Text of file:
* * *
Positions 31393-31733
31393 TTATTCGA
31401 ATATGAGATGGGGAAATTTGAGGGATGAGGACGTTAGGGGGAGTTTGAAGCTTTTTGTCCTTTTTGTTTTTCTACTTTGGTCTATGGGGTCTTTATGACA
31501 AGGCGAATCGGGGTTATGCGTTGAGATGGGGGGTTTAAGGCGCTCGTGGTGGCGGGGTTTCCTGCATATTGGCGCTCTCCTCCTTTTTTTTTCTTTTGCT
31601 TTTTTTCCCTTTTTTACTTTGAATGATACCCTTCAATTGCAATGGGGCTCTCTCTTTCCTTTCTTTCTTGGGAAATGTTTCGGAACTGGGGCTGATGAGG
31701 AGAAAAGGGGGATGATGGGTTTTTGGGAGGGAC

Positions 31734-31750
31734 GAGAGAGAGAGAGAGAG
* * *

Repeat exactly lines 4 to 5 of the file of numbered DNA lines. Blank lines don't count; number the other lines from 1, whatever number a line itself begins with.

31501 AGGCGAATCGGGGTTATGCGTTGAGATGGGGGGTTTAAGGCGCTCGTGGTGGCGGGGTTTCCTGCATATTGGCGCTCTCCTCCTTTTTTTTTCTTTTGCT
31601 TTTTTTCCCTTTTTTACTTTGAATGATACCCTTCAATTGCAATGGGGCTCTCTCTTTCCTTTCTTTCTTGGGAAATGTTTCGGAACTGGGGCTGATGAGG